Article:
There’s a certain way in which being unemployed—at least when you have no mortgage and no family!—is freeing, in that I really can move anywhere for any work, but moving somewhere and just hoping that I’m going to actually make it seems, well, dicey. Yes, I’ve actually made it work once, but at least at this point it’s not something I want to bet on happening again.
I suppose the question is what I do want to bet on now.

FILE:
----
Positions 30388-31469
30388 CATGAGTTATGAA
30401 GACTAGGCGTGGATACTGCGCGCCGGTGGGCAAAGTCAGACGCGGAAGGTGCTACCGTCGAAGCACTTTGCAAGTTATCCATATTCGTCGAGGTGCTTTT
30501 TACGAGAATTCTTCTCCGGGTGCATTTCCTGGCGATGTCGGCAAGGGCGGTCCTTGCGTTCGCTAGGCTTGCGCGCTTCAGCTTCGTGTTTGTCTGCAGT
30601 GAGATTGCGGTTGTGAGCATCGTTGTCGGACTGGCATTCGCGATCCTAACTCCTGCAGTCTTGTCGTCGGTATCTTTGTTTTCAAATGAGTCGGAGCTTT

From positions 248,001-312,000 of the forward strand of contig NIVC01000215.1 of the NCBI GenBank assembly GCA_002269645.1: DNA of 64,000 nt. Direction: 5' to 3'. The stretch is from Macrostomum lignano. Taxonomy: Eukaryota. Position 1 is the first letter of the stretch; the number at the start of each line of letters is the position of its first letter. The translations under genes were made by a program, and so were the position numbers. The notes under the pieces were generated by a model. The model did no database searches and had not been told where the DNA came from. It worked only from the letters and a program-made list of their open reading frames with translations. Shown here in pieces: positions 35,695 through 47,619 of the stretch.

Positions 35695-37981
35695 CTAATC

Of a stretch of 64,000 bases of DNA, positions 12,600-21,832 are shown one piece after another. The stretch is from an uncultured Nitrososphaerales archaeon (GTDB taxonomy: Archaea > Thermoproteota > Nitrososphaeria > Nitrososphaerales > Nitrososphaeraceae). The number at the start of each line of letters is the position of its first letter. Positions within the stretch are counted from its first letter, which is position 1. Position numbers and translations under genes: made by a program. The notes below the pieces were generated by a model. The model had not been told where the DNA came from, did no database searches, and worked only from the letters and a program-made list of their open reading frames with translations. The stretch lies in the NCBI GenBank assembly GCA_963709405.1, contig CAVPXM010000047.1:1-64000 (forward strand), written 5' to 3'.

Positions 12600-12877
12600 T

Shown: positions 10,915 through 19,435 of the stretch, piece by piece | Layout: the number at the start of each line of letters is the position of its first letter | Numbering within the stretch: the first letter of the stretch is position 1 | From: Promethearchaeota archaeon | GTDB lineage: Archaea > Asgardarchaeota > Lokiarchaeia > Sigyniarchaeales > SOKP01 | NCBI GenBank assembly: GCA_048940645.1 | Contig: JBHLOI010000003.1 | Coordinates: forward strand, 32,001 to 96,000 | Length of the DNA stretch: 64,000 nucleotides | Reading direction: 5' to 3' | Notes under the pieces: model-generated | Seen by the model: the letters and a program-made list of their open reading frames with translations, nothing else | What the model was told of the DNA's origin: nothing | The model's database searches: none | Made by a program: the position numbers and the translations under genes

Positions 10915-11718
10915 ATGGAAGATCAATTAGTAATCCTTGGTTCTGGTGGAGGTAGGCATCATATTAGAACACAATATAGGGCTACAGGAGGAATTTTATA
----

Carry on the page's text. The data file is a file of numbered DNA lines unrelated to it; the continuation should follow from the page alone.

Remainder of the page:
Epilogue: It’s now half-past seven and I’m at a Starbucks in Natomas, a new exurban commuter town past the north outskirts of Sacramento. I found a local coffee shop in midtown (Rubicon’s locale), but it was closed; I also found an independent coffee shop here in Natomas, but it was also closed. Apparently people in Sacramento do not drink coffee late. I’ve been to Natomas a few times for a friend who used to have a birthday get-together annually out at another friend’s place in this area; if midtown Sacramento reminds me of Portland, this place reminds me of New Tampa: flat terrain covered by strip malls and tract houses, all designed and landscaped in a way which is pleasantly comfortable but consciously characterless. Not a bad place to live, to be sure, but interesting only by virtue of being near the interesting parts of Sacramento. (N.B.: a somewhat irate-sounding person in the comments informed me that Natomas is north of Sacramento's downtown--which I really should know, but I think because it's the first part of Sacramento I saw coming in from the west a few years back it's fixed incorrectly in my mind. Irate Person also notes Natomas is within Sac's city limits, but you know what? It's a commuter town of a very exurban character. Us Floridians recognize that when we see it. If Irate Person returns to this page, it would be much more helpful if s/he would tell me where the good coffee houses are.)